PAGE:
Kona IRONMAN: Everything You Need to Know About IRONMAN World Championship 2018

Kona Ironman

The Kona IRONMAN World Championship is, perhaps, the crowning achievement for any triathlete.

The grueling race, a combo of swimming, biking, and running, tests the endurance of even the toughest athletes. Yet, thousands of triathletes train, race, and fight to earn a spot at the prestigious starting line each year.

Want to learn more about the 2018 KONA Ironman event? Keep reading!

What is the Kona IRONMAN?

Every year, approximately 2,000 triathletes descend on Kona to participate in one of the world’s most prestigious one-day athletic events: the IRONMAN World Championship.

A 140.6-mile course makes up the race. The triathlon consists of three events: a 2.4-mile open water swim, a 112-mile bike ride, and a 26.2-mile marathon run.

The Kona IRONMAN was the first event of its kind, founded in 1978 by Judy and John Collins. The couple proposed combining three existing events (swimming, running, and biking) into one as a challenge to athletes.

The first IRONMAN was held in Waikiki, where it remained until its move to Kona in 1981.

The Kona IRONMAN is the World Championship Ironman event, requiring participants to have qualified for the event in a previous race.

How to Qualify for the Kona IRONMAN

Each year, more than 80,000 athletes fight for a spot at the Kona starting line. Only 2,000 make the cut.

Many of the triathletes earn a spot by finishing another IRONMAN race with a qualifying time for their age group.

Ten of the participants snag a spot by winning the annual IRONMAN Foundation drawing. Others qualify through the Legacy program, a program by which 100 athletes who have completed at least 12 full-distance IRONMAN-branded races earn a spot the Championship starting line.

The Kona Course

The Kona IRONMAN is known for its grueling conditions. Scorching temperatures, strong winds, and water currents all test the physical and mental limitations of the triathletes.

The Kona course starts with the 2.4-mile swim at sunrise. The swim takes place in Kailua Bay. The water temperature in the bay is usually 79 degrees Fahrenheit. Participants should practice this swim a few times before the race, as currents can be a factor.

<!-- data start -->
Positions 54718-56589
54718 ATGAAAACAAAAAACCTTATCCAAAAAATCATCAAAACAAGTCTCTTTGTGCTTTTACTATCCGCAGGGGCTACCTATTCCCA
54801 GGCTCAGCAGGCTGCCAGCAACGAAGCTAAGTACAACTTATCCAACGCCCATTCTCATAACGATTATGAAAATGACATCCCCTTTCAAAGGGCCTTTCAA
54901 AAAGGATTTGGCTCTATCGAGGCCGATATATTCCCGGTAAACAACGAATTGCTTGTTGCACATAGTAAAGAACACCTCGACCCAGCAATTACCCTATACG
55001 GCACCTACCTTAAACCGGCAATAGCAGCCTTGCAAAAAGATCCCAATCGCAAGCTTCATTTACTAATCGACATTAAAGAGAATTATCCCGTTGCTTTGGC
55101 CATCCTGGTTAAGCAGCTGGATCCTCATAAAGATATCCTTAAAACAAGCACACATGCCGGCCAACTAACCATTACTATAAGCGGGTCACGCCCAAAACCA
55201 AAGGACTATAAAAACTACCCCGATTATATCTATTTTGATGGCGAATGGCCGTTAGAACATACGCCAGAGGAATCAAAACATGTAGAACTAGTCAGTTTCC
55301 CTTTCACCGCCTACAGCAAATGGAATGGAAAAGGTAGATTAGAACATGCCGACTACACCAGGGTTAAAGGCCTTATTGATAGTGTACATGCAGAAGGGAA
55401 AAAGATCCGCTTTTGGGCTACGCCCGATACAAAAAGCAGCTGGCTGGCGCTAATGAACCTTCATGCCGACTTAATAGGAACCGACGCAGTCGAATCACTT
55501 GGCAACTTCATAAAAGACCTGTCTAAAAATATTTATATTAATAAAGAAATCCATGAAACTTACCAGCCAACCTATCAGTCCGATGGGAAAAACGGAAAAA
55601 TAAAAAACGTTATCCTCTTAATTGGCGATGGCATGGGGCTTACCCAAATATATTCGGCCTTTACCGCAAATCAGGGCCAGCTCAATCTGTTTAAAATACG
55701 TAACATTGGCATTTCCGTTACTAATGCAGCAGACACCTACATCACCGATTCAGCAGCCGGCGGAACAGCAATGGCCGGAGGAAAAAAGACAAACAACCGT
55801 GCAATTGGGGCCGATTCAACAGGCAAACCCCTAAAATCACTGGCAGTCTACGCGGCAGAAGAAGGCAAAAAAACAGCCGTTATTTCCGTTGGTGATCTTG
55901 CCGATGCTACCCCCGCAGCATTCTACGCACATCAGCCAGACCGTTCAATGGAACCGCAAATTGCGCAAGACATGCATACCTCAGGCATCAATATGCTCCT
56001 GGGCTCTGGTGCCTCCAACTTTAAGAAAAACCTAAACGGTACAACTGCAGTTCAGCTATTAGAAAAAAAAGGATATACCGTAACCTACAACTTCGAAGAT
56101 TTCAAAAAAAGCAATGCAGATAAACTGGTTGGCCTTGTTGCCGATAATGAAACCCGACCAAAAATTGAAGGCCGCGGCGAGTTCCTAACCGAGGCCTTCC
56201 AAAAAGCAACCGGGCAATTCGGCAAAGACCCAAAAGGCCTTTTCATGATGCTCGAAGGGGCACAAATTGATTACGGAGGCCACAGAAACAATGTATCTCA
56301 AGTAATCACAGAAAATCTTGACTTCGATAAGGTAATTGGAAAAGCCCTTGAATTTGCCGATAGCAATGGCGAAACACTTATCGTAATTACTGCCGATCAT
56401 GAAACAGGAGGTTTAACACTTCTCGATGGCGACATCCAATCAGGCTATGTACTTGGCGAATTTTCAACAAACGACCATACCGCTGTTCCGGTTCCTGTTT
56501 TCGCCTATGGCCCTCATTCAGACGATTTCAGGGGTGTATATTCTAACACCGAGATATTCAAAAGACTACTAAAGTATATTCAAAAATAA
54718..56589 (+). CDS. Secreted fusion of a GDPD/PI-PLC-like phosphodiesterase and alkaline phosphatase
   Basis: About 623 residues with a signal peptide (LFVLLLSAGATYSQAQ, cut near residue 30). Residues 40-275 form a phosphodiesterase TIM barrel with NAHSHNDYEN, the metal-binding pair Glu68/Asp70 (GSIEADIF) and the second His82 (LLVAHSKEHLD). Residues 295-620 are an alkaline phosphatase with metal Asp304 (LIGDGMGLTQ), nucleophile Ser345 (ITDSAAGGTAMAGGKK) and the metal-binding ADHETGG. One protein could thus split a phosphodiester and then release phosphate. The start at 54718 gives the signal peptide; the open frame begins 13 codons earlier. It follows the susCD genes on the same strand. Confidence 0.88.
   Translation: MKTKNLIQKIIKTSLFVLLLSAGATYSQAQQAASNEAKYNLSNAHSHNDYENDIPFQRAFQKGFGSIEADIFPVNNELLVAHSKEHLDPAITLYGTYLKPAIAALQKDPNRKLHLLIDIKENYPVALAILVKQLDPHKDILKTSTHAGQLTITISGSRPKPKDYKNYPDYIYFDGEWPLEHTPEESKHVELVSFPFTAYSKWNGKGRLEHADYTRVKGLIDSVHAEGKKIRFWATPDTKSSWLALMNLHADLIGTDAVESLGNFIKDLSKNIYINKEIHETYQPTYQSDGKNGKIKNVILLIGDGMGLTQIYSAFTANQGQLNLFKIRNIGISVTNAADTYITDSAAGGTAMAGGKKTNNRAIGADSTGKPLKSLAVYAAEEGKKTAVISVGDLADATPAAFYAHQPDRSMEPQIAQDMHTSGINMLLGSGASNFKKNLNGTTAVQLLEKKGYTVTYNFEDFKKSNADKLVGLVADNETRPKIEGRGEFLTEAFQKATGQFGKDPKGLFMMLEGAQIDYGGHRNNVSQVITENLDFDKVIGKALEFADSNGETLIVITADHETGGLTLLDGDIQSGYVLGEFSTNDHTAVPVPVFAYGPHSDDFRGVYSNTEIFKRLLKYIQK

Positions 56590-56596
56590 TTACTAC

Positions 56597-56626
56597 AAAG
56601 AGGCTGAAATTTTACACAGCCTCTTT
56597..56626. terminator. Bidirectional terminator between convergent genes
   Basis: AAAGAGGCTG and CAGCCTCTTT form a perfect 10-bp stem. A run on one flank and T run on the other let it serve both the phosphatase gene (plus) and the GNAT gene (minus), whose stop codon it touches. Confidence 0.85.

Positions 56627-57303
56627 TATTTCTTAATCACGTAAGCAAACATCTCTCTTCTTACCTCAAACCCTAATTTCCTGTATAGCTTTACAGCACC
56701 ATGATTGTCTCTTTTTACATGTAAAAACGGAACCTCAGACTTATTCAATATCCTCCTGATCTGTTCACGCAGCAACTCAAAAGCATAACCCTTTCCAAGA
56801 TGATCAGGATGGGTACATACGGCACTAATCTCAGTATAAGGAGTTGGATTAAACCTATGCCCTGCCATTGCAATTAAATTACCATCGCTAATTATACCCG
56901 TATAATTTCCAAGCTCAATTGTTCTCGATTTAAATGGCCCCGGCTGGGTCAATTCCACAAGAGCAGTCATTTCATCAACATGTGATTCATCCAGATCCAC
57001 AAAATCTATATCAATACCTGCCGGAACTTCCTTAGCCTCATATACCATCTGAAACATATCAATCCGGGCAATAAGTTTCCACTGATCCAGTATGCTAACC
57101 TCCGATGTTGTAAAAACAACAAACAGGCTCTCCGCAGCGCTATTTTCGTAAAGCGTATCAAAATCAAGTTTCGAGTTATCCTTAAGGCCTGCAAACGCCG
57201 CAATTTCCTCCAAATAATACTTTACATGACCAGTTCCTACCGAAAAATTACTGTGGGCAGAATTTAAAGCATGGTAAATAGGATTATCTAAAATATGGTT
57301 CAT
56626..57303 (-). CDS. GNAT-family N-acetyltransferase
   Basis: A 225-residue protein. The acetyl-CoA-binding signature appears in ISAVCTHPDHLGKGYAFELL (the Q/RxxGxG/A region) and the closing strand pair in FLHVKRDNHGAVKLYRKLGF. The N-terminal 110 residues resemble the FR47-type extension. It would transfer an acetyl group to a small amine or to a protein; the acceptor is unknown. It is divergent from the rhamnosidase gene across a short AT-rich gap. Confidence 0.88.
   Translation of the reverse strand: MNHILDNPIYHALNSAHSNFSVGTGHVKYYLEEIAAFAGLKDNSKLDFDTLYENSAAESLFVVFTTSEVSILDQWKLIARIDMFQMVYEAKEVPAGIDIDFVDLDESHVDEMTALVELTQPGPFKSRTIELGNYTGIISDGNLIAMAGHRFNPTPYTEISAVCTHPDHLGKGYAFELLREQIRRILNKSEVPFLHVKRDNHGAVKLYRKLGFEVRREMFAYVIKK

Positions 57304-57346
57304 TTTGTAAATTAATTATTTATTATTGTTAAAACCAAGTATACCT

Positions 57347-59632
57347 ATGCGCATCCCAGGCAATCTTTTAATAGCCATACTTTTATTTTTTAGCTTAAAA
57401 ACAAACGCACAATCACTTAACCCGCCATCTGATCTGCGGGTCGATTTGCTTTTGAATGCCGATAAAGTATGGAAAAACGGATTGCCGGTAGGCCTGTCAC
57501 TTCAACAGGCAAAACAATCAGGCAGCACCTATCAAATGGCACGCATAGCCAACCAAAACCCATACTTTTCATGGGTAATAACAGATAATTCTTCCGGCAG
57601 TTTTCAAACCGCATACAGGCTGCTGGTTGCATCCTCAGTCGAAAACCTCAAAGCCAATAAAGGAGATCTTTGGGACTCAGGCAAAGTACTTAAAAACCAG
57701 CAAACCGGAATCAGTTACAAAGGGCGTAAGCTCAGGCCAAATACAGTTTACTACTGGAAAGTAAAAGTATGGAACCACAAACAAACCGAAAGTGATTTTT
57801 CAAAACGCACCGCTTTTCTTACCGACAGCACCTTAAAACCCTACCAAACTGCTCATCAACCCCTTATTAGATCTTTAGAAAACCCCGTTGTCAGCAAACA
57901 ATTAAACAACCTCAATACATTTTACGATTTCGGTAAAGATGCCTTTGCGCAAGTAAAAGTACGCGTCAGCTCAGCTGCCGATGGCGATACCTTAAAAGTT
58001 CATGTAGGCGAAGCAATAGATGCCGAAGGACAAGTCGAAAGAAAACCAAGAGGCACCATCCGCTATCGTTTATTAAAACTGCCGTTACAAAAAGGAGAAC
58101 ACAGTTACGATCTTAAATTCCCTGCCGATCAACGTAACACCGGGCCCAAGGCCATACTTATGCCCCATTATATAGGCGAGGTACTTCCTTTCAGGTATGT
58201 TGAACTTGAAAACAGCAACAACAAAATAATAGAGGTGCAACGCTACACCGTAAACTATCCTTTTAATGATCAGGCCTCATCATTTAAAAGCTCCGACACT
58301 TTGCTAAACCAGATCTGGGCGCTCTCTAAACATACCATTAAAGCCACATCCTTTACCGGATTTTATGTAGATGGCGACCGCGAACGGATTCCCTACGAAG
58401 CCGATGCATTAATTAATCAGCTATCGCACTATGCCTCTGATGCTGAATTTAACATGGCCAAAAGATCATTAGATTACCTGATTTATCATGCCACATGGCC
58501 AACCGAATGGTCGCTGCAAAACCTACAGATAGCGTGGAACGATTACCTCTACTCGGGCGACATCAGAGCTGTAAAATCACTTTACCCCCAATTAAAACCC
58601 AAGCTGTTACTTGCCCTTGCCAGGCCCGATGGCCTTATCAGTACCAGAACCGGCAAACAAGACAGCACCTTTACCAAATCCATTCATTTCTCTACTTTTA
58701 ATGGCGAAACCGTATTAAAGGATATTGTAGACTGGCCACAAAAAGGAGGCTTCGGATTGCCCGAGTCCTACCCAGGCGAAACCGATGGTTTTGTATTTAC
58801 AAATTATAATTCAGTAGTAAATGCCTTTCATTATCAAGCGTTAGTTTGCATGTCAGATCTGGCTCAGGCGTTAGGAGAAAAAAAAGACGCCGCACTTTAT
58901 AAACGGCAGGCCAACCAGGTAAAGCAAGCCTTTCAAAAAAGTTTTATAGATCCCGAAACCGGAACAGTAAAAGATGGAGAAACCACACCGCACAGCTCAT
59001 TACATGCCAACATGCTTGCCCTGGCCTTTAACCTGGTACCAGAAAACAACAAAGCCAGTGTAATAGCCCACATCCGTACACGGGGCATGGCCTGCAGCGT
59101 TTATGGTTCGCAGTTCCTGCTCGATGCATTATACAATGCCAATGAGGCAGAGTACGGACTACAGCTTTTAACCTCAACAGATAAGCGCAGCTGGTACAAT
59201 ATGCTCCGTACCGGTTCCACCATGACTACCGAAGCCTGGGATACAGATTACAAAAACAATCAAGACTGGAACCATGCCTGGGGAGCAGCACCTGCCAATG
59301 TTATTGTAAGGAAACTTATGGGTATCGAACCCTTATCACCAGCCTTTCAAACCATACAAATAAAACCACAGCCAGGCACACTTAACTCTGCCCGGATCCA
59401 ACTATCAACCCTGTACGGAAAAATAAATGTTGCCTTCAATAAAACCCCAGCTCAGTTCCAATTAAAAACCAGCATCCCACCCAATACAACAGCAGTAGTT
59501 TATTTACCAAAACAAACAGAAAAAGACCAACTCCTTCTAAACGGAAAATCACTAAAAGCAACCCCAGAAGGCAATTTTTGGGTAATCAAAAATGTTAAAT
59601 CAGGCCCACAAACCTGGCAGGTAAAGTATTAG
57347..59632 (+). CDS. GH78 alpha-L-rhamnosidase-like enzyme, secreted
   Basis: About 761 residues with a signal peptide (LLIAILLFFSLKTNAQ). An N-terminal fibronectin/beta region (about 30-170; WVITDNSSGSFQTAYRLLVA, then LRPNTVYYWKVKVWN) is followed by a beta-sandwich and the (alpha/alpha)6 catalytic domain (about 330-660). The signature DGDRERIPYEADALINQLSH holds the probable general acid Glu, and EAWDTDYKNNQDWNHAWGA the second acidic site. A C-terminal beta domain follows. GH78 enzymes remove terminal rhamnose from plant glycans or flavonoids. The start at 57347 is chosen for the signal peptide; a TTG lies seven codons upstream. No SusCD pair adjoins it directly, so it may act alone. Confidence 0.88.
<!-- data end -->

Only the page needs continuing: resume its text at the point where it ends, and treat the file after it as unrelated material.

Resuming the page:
After the swim is the 112-mile biking portion of the race. Cyclists will head north on Queen Ka’ahumanu Highway from Kailua-Kona to the turnaround in Hawi. Currently, portions of the Queen Ka’ahumanu Highway are under construction. Cyclists should follow all signs and ride single file.

The last leg of the Kona IRONMAN is the 26.2-mile (marathon length) run. Runners head through Kona town and up Palani Road to the Queen Ka’ahumanu Highway to the Natural Energy Laboratory Hawai’i Authority.

A trip back down the highway brings the runners into Kona town for the electric energy of the finish line and all the cheering fans.

Special Considerations for 2018

2018 has brought a special consideration to the Kona race. Recent eruptions of Kilauea Volcano have affected conditions and air quality on the Big Island.

Event coordinators are closely monitoring the situation, and currently, the race schedule remains as planned.

Have You Completed an IRONMAN?

Finishing the Kona IRONMAN — or any IRONMAN — is a brag-worthy accomplishment. The brutal combination of swimming, biking, and running is definitely not for the faint-of-heart.

Celebrate and show off your heroic accomplishment! Shop our line of official IRONMAN jewelry, including sterling and 14K gold pendants.

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